Flow Balls and their use

Discussion on flowbench testing techniques "top secret" ideas . . .

Postby jfholm » Thu Oct 29, 2009 5:51 pm

I hope nobody minds me starting a thread just for this so it is easy to search. Was a great topic.

Flash, what I am going to use for the wire for my flow balls is some .060" welding rod from my tig welder. It is plenty stiff.

Thanks to Bruce, here is a picture of the start of my flow balls.

John
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Postby jfholm » Fri Oct 30, 2009 9:43 am

I forgot to mention the best part! This wooden beads, all of them, was $4.00. Plus a couple of dollars for welding rod and you will have all the flow balls you want for under $10. I also like the idea of the lighter wooden beads as they should be more sensative to the air movements.

John (loving the cheap way out!)
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Postby Flash » Fri Oct 30, 2009 9:58 am

Good idea!
I will repost my pic's here as well.

I took a steel ball, cut a groove, with dye grinder and a "cut off" wheel. Brazed wire in groove, then, to the wire wheel for smoothing.

Image
Image
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Postby Flash » Fri Oct 30, 2009 10:00 am

John, have you made yours yet?

How due they float in the port and how well can you control them.
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Postby slracer » Fri Oct 30, 2009 11:31 am

At the risk of being thought of as having "an elevator that doesn't go all the way to the top", I am going to suggest something here. In the older thread, it was stated that we are looking for areas where a flow ball doesn't disturb the flow (or only slightly disturbs it). It seems to me that if we are looking for dead or low speed areas of an inlet (or exhaust), we need to be able to put a flow ball somewhere we want to investigate and have it stay there. That means the support wire needs to be quite stiff to AVOID flailing around in the duct, probably stiffer than a velocity probe as the larger balls will have more force on them at the same air speeds. If the ball is moving around, it is acting like a string to help visualize the flow, but NOT allowing any measurements to be made. Does this make sense to anyone? Just looking for "the truth" (which we all know is "out there"). :p -- Doug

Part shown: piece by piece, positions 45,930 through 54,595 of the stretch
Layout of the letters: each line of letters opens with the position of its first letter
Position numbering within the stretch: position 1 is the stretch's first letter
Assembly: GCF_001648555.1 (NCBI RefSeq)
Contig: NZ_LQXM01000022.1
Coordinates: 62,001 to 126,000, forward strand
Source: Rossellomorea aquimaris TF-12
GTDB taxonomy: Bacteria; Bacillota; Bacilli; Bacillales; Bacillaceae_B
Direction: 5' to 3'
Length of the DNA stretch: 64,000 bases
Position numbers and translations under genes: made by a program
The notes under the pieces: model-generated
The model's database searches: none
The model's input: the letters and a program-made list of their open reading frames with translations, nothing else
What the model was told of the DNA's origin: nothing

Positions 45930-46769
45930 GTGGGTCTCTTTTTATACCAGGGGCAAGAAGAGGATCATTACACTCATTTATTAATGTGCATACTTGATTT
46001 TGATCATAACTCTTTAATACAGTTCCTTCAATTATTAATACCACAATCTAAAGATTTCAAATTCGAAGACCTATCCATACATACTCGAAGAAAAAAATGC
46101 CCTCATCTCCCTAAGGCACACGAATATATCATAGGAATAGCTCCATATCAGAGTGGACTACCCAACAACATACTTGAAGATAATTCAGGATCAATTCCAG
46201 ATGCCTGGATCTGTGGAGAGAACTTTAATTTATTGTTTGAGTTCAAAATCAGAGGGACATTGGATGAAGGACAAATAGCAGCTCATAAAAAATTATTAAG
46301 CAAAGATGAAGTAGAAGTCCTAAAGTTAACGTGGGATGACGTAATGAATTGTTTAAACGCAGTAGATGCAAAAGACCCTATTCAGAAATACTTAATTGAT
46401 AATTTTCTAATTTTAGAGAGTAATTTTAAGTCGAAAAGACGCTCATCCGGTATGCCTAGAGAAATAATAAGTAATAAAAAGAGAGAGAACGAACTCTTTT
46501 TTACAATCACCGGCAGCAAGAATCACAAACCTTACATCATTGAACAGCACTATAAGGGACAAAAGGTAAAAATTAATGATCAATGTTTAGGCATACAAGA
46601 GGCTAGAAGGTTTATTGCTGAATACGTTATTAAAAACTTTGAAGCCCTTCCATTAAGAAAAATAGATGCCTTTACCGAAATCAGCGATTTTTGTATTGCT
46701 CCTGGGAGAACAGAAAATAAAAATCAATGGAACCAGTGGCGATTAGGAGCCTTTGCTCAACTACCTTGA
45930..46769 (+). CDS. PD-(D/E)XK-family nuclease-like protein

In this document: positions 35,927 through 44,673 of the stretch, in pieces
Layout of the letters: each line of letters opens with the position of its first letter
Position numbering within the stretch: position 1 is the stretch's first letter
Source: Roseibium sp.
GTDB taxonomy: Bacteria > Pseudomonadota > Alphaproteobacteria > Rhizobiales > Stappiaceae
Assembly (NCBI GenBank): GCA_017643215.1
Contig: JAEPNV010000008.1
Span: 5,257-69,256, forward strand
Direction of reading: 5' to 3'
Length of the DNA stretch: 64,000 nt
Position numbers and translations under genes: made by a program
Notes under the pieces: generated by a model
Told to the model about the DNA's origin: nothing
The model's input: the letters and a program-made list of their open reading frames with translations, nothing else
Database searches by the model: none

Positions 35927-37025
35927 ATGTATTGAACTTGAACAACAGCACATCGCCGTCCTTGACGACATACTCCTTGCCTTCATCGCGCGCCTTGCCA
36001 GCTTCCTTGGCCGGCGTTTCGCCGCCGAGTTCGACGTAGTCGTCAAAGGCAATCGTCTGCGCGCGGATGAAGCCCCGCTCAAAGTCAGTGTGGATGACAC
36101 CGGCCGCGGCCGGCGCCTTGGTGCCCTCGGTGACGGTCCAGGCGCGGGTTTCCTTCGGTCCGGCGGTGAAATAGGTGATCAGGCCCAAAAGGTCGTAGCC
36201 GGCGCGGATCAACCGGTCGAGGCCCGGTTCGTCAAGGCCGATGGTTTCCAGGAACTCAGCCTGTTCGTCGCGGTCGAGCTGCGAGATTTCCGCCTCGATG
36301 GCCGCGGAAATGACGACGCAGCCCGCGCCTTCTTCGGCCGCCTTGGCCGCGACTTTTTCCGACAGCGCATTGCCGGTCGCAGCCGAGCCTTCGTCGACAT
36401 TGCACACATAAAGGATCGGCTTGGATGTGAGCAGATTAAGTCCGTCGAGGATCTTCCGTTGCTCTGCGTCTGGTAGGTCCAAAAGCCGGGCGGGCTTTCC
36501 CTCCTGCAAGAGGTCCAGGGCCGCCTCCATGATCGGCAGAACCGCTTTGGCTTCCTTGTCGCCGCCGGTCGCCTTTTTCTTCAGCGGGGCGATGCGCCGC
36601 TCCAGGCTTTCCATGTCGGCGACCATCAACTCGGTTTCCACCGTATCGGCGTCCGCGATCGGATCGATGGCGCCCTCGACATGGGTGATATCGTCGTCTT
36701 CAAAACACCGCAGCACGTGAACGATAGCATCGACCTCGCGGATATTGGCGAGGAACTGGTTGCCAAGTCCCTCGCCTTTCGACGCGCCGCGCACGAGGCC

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Postby Flash » Fri Oct 30, 2009 12:51 pm

At the risk of being thought of as having "an elevator that doesn't go all the way to the top",


Now, thats the way to start a comment :D
too funny :)

It seems to me that if we are looking for dead or low speed areas of an inlet (or exhaust), we need to be able to put a flow ball somewhere we want to investigate and have it stay there. That means the support wire needs to be quite stiff to AVOID flailing around in the duct, probably stiffer than a velocity probe as the larger balls will have more force on them at the same air speeds


That's why i ask John if he had used his idea yet........
In the end we my need one set to fallows the flow and another set that is heavy and will stay in place....like a lead ball.
Mine seam to be holding up just fine.......but i'm only testing at 10" right now.
Does this mean i too, am, missing the top floor :laugh:
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Postby jfholm » Fri Oct 30, 2009 2:10 pm

I have not done anything yet. My wife is in the hospital and I have been there all the time.

John
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Postby jfholm » Fri Oct 30, 2009 2:14 pm

btw Doug is on the right path to thinking. Ideally you would want the same air flow through the port every where you tested. Same FPS etc. That is what you are striving for. Keep in mind you will not get it, but what you do to get the port to "trend" in that direction is what you want to do and test for.
John
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Postby larrycavan » Fri Oct 30, 2009 4:46 pm

John,

Hope your wife is feeling better.

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Postby jfholm » Fri Oct 30, 2009 6:13 pm

Larry,
Thanks for your concern. She had her right knee replaced. She was very nervous at the thought but now that it is over it was not as bad as she thought, still painful though. They had some excessive bleeding while on the table and almost had to do a transfusion, but did not have to. She is now smiling, it is amazing what good drugs can do ;-)
John
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Postby slracer » Sat Oct 31, 2009 12:36 pm

John, My best to your wife also! My wife had a hip replacement a couple of years back so I know what YOU are going to go through! :D -- Doug
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Postby jfholm » Sat Oct 31, 2009 1:18 pm

Thanks Doug!
I guess us making flow balls is nothing compare to going in and doing a knee. I watched a couple of videos on youtube and it is quite the process. My wife's Dr. is amazing. He came in and spent at least 30 minutes with us showing the Xrays and telling us in detail how he did it. Truly amazing. btw he used aligning jigs and everything. Good machinist he is! :;):

John
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